Like I said: it was easy to get printing initially but it is certainly a craft to make a perfect print. Lightroom and Photoshop both have a soft-proofing feature which will emulate the output medium that you are using, thereby enabling adjustments which will best suit printing on paper vs. viewing on a screen. But I don't like to softproof much. Through my brief experience as a print maker I have gone with using the Print Adjustments feature in Lightroom 4 in the print module to add about 15-25 points of brightness (depending on the stock that I'm using) as well as about 3 points of contrast or so. Most of the time the prints come out just as I want them, the biggest cause of having to reprint is a result of "hickies" ( a dust spot or some other kind of tiny imperfection). Fine-art prints need to be perfect it is the ultimate representation of your craftsmanship as a photographer and the attention to detail that we practice in the field and in the digital darkroom needs to be carried through the print and the mat.

One more thing: what I mean about "The Way-Back Machine" is that usually I am constantly thinking about my next images and looking forward , so printing is an invaluable exercise in self-curating my work and making critical review. Like you might think that the image that you're looking at on your monitor is a big-winner but when printed large all the little details and infinitesimally small sensor dust spots that you thought you dealt with become painfully evident- or pleasingly rewarding if you did a good job! And printing your work leads to bodies of work which is either concise and complimentary or sorted and disjointed.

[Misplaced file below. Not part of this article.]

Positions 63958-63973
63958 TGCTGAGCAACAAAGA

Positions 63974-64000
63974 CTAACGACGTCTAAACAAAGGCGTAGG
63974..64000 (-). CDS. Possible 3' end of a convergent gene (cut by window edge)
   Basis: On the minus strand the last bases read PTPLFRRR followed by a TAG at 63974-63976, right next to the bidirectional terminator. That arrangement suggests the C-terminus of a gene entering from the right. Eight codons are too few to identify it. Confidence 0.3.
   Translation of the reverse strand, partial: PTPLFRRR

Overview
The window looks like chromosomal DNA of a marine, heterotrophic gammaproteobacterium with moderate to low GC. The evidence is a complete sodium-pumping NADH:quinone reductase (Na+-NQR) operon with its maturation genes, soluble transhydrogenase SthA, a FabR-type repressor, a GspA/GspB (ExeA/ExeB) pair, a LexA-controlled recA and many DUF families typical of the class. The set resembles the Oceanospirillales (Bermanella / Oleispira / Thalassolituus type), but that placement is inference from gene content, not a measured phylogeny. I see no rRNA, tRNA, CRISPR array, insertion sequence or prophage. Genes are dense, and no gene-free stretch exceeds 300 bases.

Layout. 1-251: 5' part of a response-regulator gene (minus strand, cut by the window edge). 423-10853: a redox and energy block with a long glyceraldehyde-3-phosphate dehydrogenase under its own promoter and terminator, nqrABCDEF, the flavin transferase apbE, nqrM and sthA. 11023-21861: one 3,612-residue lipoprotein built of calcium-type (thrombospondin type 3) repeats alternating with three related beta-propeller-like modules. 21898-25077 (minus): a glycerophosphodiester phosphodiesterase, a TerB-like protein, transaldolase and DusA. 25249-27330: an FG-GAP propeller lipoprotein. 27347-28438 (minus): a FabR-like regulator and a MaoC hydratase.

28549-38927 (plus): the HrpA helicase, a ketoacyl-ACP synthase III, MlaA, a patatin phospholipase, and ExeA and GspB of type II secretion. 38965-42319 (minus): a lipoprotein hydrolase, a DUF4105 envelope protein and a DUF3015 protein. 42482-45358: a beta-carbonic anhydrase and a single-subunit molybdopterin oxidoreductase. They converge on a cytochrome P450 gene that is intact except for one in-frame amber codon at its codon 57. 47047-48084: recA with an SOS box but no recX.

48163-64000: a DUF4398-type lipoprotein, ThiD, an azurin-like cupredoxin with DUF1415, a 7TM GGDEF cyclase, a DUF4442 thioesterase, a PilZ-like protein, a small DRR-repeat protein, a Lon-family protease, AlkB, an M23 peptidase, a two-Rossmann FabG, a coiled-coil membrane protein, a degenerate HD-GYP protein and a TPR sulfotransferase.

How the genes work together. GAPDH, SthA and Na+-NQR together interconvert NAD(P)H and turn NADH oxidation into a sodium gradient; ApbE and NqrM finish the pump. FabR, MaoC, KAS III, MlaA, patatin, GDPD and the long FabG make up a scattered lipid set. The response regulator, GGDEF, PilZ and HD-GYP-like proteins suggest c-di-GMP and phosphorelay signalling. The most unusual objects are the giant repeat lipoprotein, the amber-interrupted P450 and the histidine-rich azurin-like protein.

Long story short: Print! Print your work and give it as gifts, sell it in galleries, hang it on your walls: which is the true test- how long can you hang an image on your wall without growing bored of looking at it? I'm happy to say that at least one of my images that hangs on a wall opposite of my relaxing chair has not lost it's initial appeal to me and I can still get lost in it when I look at it today.

P.p.s. One last bit: perhaps printing is the ultimate in archival storage and preserving your legacy as there's something about the digital storage of images that makes me nervous: solar flares and all and the reliance of systems beyond our control.

Enough of me, now get out of here and go shoot some pictures and then print them! Thanks for stopping by and have a nice day- Nate from Maine USA.




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Nathan Wirth(non-registered)
Great read, Nate! I agree with you, in part, about the Hahnemuhle paper; however, I have found that certain images of mine just work perfectly on that paper-- while quite a few do not. That's been the learning curve for me-- choosing the best paper for the image. Keep on printing, dude! Maybe one of your awesome images could end up on my wall someday! (hint, hint).